Trump’s Negative Impact on the Environment:
The Changing Face of the EPA
On February 17, 2017 the U.S. Senate confirmed that Scott Pruitt would be the new head of the U.S. EPA.
Ironically, prior to his position, Pruitt frequently sued the Obama EPA over its regulations and was often associated with oil and gas companies.
Today, Pruitt continues to downplay scientific evidence proving that Earth’s warming is mainly a result of greenhouse gases. He even says that carbon dioxide and its role in changing climate is unclear.
This is why Pruitt eventually went on to remove the word “science” from the EPA’s mission statement along with any content devoted to explaining climate change.
Pruitt also dismissed several members of the Board of Scientific Counselors and even reassigned staff members who specialized in climate change adaptation.
This sparked controversy in other EPA members’ eyes as they voluntarily quit or retired.
Notable environmental scientist Michael Cox blasted the Trump administration in his farewell letter saying that Trump is working to dismantle the authenticity of the EPA and its staff.
And what is Pruitt’s justification? Pruitt agrees to follow through with Trump’s budget cuts to scientific research and the EPA. This is why he announced a “back-to-basics” agenda that raises short term economic growth over regulations that protect and preserve the environment. 1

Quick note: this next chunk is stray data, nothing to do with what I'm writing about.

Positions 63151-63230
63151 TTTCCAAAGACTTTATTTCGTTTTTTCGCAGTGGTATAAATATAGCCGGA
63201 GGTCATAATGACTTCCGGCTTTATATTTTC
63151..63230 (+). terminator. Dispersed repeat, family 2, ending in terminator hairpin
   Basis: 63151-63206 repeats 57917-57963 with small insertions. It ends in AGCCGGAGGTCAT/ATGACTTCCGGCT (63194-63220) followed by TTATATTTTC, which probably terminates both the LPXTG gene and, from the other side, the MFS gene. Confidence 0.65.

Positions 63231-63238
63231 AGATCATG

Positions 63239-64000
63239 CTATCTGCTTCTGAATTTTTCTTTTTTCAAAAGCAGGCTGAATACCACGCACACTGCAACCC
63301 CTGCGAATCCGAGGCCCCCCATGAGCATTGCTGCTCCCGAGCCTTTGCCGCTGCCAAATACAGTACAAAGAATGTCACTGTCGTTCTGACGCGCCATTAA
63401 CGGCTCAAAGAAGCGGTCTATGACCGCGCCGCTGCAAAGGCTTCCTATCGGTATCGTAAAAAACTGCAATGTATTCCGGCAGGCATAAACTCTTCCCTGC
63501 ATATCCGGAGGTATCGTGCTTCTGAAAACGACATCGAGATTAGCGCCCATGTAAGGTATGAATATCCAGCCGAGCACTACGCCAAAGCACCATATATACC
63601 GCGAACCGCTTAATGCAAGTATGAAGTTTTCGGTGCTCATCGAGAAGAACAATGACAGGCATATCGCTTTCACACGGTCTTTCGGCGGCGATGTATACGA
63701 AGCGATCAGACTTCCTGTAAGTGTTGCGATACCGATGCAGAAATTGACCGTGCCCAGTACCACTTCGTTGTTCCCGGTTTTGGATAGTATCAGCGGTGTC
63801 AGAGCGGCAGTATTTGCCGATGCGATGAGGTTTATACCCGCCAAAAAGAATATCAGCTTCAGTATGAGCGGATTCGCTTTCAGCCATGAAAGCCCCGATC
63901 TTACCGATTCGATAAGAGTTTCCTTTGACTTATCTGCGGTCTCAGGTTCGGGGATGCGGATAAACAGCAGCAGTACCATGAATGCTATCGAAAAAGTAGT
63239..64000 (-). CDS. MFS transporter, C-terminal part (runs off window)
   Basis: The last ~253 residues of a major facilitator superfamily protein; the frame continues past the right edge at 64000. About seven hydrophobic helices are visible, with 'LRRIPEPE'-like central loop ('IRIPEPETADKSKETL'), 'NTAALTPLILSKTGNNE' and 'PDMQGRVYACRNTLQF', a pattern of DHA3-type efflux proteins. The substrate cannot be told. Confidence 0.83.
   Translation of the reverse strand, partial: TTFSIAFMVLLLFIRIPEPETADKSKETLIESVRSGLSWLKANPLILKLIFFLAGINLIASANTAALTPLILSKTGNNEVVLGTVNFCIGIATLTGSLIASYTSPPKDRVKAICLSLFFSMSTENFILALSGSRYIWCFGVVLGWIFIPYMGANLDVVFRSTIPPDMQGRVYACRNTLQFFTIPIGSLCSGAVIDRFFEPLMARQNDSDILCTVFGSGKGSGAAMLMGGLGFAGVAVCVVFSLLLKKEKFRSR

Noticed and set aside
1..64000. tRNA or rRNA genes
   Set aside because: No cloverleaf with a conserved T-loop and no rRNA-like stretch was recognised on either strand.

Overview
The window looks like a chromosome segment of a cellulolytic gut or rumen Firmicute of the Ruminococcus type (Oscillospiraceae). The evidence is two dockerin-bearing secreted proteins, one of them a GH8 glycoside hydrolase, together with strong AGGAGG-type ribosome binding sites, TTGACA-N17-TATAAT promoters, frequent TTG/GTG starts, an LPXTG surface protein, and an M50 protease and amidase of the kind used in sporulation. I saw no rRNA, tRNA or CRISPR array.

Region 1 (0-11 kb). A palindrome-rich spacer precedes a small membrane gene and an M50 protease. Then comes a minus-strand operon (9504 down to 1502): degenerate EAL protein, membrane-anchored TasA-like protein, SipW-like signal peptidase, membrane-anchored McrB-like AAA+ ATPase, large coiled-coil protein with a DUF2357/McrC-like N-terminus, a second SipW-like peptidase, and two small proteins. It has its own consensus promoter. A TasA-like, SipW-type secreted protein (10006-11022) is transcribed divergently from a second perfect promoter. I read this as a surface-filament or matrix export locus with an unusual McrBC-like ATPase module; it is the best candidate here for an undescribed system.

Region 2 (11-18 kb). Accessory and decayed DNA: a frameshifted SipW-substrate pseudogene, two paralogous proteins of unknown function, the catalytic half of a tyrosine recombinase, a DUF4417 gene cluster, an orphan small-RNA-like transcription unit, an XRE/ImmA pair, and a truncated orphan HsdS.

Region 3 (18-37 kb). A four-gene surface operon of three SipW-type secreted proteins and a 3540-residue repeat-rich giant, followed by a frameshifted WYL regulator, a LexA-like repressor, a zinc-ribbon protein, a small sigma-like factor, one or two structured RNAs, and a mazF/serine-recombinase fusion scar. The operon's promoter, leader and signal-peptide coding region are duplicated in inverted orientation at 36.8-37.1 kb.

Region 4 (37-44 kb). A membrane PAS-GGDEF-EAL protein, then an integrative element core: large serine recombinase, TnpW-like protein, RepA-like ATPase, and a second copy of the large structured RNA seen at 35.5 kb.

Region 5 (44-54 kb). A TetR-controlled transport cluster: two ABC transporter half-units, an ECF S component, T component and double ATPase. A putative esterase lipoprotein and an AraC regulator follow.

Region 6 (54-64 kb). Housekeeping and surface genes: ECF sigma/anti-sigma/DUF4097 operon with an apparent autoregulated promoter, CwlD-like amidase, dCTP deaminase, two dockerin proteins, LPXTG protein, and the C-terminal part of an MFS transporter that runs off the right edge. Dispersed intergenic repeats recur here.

Dirty industries at all costs
On January 24, 2017, Trump expressed that he permits the construction of the Dakota Access and Keystone XL oil pipelines ignoring its contribution to mass greenhouse emissions over time. On March 24 and March 27 both were approved and fully prepared for use.
In addition to the pipeline being built on spiritual Native American land, it also poses a health threat. The high risks of an oil spill mean that reservations nearby could face the risk of poisoned water sources from contaminated watersheds and reservoirs.
Oil spills that could also endanger animals, their habitats and their livelihoods 2
Evidently, Trump continues to support the oil and gas industries even withdrawing from Obama EPA requests to continue to track the industry’s methane and volatile emissions.
Moreover, he eventually went on to sign an executive order that downplays the industry’s carbon emissions.
This led him to review policies on coal leases that prevent mass offshore oil and gas drilling in parts of the Arctic, Pacific and Atlantic Oceans.
Species, water and other natural resources at risk
On March 1, 2017 Ryan Zinke was sworn in as the Secretary of the Interior. One of his first moves was to eliminate Obama’s ban on lead ammunition on federal lands and waters, making hunting, fishing and other recreational activities justifiable on National Park grounds.
Like Zinke, other supporters consider this a new possibility for development on federal lands. Others however note upon how wildlife will be more at risk and how extinction rates will continue to rise. 3